Holy Spirit

Holy Spirit

Monday, 31 January 2011

Free Coke and a Bag of Popcorn

Right - if I want to rent a DVD in the greater Halifax environs I am required, according to the rules laid down for such things, to take at least two forms or ID - one with my picture on, and both with my current home address on, as evidence that I am who I say I am, I belong where I say I belong, and can be chased down like a dog if I fail to return Pretty Woman on the agreed day.

Now imagine if you will that I want to get married in a church.  There are various rules about how I qualify to do this.  Perhaps this is the church where I am resident, or where I worship, I am part of the community, I am known - I therefore meet all the rules necessary to get married there.  However this scenario, in my current parish, is very rarely the case, and more often than not we are meeting and welcoming people who are getting married under the churches new rules about marriage by connection.

I now come to my grumble for the day - there is no expectation that I will confirm who people are as part of the legal processes of marriage in a church - yet there is the expectation that I will discern (by my magical priesty powers??) if they are involved in something shonky - like a marriage scam.  In this day and age Banns are a nonsense in 99% of cases, they are not an effective way of giving legal notice - who in the pew would know???

I ended up asking someone about their legal right to marry in this country the other day - essentially because they had a funny accent - and was wildly angry with myself and the church afterwards for putting me in a position where there is not a level playing field and I felt like I was being discriminatory.  I cannot be expected to discern whether or not someone is a UK citizen on the basis of how they look or sound - but there seems to be no expectation that anyone who comes to me requesting a marriage in my church should prove whether they do or don't meet the most basic legal criteria to marry in this country.  I believe that introducing simple proof of ID to the legal process for marriage in church could save a lot of clergy a lot of heartache and would cut down on those targeting us to exploit a lax administrative process.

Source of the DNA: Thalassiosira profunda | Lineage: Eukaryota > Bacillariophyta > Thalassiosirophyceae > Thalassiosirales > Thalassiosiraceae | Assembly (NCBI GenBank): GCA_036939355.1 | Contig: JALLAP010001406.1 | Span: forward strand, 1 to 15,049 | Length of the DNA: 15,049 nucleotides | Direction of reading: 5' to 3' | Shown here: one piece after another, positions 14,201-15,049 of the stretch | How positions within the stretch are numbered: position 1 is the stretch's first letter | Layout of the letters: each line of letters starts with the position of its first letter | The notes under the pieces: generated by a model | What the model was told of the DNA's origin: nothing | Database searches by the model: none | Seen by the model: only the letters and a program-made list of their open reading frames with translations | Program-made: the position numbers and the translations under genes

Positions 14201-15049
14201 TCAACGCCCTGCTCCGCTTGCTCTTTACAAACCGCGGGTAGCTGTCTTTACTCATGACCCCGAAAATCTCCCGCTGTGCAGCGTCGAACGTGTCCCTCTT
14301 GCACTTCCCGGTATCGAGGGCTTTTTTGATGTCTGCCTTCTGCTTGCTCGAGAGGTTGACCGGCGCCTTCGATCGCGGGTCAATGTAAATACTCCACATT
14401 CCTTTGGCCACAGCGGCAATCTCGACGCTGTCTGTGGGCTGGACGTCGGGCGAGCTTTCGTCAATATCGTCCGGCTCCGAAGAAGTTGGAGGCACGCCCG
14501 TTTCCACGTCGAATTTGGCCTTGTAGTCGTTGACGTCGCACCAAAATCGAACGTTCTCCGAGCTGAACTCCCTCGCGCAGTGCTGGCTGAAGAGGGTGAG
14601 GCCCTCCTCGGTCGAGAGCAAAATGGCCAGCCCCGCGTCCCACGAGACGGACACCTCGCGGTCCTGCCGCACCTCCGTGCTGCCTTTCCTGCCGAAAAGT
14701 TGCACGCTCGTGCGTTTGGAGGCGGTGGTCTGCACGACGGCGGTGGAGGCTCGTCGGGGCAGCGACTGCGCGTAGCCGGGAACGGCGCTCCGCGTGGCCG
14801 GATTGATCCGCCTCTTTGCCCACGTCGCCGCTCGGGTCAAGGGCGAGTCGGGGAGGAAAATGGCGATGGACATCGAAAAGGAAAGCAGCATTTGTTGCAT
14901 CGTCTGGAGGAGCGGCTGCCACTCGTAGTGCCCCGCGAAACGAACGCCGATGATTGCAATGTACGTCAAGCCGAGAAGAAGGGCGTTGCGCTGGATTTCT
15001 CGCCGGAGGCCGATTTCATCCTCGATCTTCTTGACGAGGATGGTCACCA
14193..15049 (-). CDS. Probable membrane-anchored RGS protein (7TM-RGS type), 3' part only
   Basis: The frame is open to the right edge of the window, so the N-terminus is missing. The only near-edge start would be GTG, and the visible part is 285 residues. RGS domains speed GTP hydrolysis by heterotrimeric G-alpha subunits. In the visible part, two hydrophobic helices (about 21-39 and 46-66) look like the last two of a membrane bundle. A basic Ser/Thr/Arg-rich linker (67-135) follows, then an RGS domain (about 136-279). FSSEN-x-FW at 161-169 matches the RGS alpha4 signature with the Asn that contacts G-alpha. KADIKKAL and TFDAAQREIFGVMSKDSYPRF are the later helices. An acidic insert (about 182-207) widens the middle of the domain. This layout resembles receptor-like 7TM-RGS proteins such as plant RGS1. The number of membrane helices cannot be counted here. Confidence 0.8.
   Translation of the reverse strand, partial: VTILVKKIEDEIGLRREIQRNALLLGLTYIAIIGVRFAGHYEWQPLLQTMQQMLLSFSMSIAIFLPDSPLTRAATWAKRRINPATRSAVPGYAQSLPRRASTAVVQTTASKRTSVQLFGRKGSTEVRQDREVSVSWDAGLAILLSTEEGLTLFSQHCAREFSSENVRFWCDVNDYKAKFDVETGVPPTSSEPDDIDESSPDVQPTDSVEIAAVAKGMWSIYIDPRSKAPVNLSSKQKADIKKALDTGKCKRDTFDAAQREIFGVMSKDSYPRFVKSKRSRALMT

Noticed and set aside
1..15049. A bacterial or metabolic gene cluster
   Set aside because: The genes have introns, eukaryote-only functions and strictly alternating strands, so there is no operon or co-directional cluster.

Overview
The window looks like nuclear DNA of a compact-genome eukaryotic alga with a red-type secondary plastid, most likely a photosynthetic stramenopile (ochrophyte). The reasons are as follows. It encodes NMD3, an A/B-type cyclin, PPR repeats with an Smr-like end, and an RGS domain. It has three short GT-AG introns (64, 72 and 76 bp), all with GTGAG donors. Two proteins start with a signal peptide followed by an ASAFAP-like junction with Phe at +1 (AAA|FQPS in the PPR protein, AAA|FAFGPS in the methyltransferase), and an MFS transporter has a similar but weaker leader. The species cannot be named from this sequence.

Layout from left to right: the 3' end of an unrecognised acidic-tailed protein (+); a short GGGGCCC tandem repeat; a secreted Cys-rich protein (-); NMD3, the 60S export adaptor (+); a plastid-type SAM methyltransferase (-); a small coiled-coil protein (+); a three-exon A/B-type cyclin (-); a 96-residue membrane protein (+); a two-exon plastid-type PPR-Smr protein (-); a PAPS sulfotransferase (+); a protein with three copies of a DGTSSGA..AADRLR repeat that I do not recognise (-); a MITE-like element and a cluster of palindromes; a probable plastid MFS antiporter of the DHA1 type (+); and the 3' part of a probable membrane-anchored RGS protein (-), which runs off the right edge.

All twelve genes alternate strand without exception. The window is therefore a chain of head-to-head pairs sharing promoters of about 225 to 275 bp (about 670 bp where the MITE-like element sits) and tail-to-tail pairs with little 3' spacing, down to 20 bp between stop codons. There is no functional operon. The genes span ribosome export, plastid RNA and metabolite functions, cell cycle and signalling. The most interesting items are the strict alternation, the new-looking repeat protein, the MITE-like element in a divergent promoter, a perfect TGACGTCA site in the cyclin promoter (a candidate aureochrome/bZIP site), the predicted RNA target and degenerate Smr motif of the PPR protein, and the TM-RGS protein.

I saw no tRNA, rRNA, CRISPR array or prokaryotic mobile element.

Wednesday, 26 January 2011


Have been to a Churches Together meeting this evening - which was lovely - they always are round here.  Genuine and smashing bunch of people who are involved in all sorts of amazing and dynamic projects like Street Angels, CICs, our local food bank and many many more.  Came away feeling a bit wrong footed though somehow.

The majority of churches involved, though of many denominations, are of the evangelical tradition, and I always end up feeling like a bit of a trad old stick in the mud.  I got really excited when we talked about some kind of flash mob last supper event - some friends and I had been looking at some kind of flash mob nativity but didn't get our act together so this really tuned me in.  Problem came when everyone insisted it should happen on Good Friday.  I know this makes sense in some ways but I thought some of them might, like me, be busy with stuff like the Good Friday Liturgy? Frustrated because I want to join in and do more with this group but feel like the rhythms and practices of the more middle of the road Anglican amongst us are ignored or viewed with gentle scorn.

I want to sing beautiful music at the foot of the cross, to me moved by the sound and the silence of the Good Friday liturgy as I always am - but I also want to go out onto the streets and share something of the Passion with people who may never consider darkening our door.  Why would anyone imagine that I and plenty of others wouldn't like the opportunity to do both?

Tuesday, 25 January 2011

Sharing It Forward

Been to a good conference today over in Manchester at the GMCVO about the faith sector, the voluntary sector and Big Society.  Not really much in the way of contextualising on the Big Society stuff but lots of nice stuff about how valuable faith volunteers are and the massive number of hours people put in to volunteering as they try and live out God's mission in the world.  I think sometimes clergy judge their congregations harshly because we don't see or hear about all this volunteering - so it's hard to work out how our congregations are linking words in church to works in the world.  It's great to hear such positive affirmation from people working outside the church and a reminder not to make assumptions just because people don't crow about the ways they support their communities. It was interesting that I was the only person there who was officially there to represent a church - although one or two others in my workshops fessed up to being there both in a professional capacity as those managing volunteers at work and in a personal capacity as people who volunteered through their churches.